March 25, 2013 Leave a comment
Joe McKendrick of ZDnet wrote a blog commenting on my article Chief API officer. You can read it here.
He makes a couple of valid observations which deserves some clarification.
“CMOs may also help reinvent the business as a cloud provider in its own right — even if the business is something other than technology.” – I agree. This is due to the fact that IT is already crunched for capital and struggling to come up with money to spend on new platforms. CMO not only has more money but can just shift the spending habits from spending on other marketing and revenue generating channels to this newer channel which has more potential.
“And CEOs and CFOs may like this new direction, since the CMO’s job is all about creating new business.” – I agree. I have seen this time and again. There are customers, Aetna is a prime example, who run (or endorse) the API programs out of the CEO office. Watch out for my follow up article where I discuss this in more detail.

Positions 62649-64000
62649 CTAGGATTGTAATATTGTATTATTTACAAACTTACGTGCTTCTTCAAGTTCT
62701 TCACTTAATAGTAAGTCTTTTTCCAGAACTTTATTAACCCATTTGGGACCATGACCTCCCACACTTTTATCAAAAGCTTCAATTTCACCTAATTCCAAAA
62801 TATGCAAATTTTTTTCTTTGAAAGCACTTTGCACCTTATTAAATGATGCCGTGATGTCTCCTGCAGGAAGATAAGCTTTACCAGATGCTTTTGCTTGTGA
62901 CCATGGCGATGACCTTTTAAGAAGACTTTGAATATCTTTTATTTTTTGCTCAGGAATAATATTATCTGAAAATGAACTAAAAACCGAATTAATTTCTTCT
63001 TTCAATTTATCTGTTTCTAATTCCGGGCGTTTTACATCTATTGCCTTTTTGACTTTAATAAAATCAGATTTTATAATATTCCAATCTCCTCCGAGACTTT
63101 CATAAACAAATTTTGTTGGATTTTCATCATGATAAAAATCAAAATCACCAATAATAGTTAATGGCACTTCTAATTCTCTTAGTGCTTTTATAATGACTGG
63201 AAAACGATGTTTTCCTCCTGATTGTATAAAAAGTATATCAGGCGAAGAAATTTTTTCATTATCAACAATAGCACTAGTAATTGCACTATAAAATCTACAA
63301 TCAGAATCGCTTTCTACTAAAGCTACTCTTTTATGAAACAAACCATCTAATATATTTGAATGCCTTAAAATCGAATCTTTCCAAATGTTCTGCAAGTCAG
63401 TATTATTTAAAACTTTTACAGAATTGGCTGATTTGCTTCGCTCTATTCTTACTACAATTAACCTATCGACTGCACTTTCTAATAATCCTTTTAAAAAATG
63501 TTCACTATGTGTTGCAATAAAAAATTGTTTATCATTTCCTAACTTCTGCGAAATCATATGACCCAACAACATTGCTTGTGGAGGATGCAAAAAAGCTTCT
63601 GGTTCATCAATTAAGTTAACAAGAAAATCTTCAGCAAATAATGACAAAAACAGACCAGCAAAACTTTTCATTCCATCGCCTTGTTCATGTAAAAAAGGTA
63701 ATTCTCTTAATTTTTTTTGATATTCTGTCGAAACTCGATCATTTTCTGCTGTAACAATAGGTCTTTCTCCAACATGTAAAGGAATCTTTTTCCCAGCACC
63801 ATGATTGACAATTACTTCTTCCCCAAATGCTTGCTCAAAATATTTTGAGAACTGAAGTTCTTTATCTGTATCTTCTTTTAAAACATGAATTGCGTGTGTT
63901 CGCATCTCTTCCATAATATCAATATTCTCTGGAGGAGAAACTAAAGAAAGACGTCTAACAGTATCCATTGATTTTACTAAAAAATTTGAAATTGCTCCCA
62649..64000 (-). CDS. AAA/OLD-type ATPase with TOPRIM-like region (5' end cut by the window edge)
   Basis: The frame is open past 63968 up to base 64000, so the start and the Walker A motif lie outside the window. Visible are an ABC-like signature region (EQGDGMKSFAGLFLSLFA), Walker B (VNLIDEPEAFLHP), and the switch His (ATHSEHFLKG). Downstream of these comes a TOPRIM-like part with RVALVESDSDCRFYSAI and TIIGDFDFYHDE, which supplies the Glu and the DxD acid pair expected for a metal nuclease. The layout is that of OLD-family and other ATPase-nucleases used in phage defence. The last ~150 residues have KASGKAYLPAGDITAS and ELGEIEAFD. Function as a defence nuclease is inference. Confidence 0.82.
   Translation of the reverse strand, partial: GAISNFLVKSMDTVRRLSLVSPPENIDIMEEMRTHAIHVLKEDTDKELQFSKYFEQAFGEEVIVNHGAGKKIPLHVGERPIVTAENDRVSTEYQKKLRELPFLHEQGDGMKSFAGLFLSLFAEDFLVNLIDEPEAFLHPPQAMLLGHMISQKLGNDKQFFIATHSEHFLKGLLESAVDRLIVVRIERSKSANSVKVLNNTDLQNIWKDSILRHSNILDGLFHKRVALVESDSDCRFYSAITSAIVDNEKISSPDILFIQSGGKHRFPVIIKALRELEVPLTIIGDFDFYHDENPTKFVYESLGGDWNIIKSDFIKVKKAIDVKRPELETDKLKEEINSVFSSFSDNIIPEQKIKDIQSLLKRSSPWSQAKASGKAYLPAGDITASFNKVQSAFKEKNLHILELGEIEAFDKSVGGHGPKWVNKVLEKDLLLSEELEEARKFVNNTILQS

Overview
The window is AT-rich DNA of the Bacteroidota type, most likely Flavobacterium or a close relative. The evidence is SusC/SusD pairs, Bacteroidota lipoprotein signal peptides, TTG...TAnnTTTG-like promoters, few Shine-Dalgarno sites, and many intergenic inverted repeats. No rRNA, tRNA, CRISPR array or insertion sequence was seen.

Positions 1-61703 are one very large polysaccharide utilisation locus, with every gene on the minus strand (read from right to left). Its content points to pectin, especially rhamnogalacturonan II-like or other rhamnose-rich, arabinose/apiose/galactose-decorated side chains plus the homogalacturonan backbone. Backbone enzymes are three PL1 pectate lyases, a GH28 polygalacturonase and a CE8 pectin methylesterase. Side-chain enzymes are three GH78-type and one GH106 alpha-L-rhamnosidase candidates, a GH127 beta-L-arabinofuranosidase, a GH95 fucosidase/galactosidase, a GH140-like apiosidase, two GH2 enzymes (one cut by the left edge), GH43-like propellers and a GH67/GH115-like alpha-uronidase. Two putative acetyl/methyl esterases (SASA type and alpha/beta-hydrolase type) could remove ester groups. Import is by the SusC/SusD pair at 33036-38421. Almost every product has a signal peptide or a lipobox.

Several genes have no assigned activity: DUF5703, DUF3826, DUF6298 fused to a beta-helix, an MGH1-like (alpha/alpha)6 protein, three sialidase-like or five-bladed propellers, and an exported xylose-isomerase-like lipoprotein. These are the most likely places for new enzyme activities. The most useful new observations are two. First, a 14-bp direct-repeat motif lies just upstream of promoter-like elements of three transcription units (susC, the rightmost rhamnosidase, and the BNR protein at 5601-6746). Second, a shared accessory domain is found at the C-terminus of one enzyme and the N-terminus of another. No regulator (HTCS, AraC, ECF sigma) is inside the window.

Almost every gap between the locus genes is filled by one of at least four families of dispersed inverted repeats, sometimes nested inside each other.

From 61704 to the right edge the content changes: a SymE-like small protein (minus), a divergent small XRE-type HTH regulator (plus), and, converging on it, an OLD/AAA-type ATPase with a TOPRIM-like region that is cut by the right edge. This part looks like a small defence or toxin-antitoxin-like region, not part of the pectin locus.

“Is this a good thing? Enterprise technology has become incredibly complex, and it takes very technically proficient individuals to understand and guide the business to invest wisely and avoid costly security errors. Plus, many of the consumerish services being adopted by marketing departments are relatively simple compared to the programming and administration that goes into enterprise IT systems.” – This is debatable. First of all, we are not trying to create a new trend, just trying to embrace the trend. That is IT spending being supported by other organizations that are cash rich as opposed to cash strapped IT operations. Plus, when you invest just purely on the opex model, as opposed to capex model, their expenses are relatively cheaper (on a yearly/ usage model basis, not on a TCO basis which is another big debate). Ultimately, what I am suggesting is that while embracing this trend, provide the other organizations with a more mature, robust, and secure solution that will have an oversight and governance of a mature corporate IT unit even though it is owned, operated, measured and managed by people outside corporate IT.